Magnetism Question

How do I re magnetize a magnet that has lost its strength. :confused:

You ought to be able to re-magnetize a magnet the same way you magnetize previously non-magnetic metal – you can stroke it repeatedly with another magnet, always with the same pole and in the same direction in order to line up a preponderance of magnetic domains in one direction (do it the same way the magnet still has any residual magnetism, so as to avoid wasted effort). Or you could orient it to the Earth’s magnetic field and astroike it sharply with a hammer. Or run coils of wire around it and apply current so as to make it an electro-magnet, and some of that effect ought to stick.

How did it lose its magnetism? A sharp blow can do this, as can raising the temperature to above the Curie Point.

It is a magnetic clasp on my pocetbook. The clasp was left open and was not in the closed position for a long time. That’s how it lost it’s magnetism. Cal do you mean a sharp blow like with a hammer? I don’t know which area of this clasp is north or south pole. Thank you Cal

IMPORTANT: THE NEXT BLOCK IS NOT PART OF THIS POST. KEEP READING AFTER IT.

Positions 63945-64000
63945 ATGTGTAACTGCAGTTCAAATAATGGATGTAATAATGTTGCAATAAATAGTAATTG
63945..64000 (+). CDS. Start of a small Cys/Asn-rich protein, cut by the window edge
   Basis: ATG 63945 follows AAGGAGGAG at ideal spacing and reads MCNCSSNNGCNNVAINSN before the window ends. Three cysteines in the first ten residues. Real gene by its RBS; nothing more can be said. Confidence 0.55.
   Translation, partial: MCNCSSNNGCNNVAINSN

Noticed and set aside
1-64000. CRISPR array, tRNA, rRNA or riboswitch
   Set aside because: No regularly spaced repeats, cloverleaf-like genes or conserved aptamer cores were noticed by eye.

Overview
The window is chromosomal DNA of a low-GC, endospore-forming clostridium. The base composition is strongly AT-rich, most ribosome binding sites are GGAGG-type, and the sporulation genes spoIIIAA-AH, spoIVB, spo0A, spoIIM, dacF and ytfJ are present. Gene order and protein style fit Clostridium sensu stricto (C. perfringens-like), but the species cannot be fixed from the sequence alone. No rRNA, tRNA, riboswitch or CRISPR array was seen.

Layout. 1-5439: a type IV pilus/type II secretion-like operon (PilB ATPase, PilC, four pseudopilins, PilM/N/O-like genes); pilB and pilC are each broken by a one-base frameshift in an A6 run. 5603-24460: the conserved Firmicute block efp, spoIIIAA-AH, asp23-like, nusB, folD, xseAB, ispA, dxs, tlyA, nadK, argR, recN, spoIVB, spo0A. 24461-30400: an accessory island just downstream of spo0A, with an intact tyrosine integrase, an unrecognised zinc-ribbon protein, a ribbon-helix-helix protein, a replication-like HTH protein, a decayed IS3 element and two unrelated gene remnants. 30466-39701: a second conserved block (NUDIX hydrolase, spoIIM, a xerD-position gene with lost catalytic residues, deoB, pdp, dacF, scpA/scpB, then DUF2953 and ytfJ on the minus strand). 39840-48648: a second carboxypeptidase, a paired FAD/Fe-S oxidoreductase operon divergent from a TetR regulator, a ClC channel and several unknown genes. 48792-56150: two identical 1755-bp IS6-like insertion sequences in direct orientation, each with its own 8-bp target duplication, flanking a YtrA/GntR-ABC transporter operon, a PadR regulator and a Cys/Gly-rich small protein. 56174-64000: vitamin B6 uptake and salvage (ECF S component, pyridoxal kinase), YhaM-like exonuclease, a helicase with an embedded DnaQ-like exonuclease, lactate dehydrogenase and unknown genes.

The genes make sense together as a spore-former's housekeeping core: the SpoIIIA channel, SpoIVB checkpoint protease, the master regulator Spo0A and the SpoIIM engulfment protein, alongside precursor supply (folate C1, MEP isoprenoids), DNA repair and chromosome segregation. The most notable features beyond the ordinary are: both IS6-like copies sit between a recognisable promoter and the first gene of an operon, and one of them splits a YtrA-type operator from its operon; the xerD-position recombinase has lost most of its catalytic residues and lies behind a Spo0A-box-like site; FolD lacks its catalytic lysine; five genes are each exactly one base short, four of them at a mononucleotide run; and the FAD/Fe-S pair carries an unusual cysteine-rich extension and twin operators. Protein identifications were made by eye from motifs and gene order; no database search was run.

If it’s a ceramic magnet (and if it’s part of a purse clasp, it very likely is) do NOT hit it with a hammer–it will shatter. You can try rubbing it vigorously with another strong magnet, but ceramic materials have a relatively high coercivity (resistance to being magetized, for the layman) so it probably won’t work all that well. In the factory where such magnets are made, they use a magnetizing coil–a few turns of very heavy wire through which a large DC current is passed. For a brief moment inside the coil, an extremely powerful magnetic field is produced which is enough to overcome the coercivity and magnetize the material.

I don’t think I’d try to re-magnetize such a thing. It’s probably easier to repl;ace it. Sorry (I come from a tradition of metal magnets. It still bugs me that refrigerator magnets are flexible.)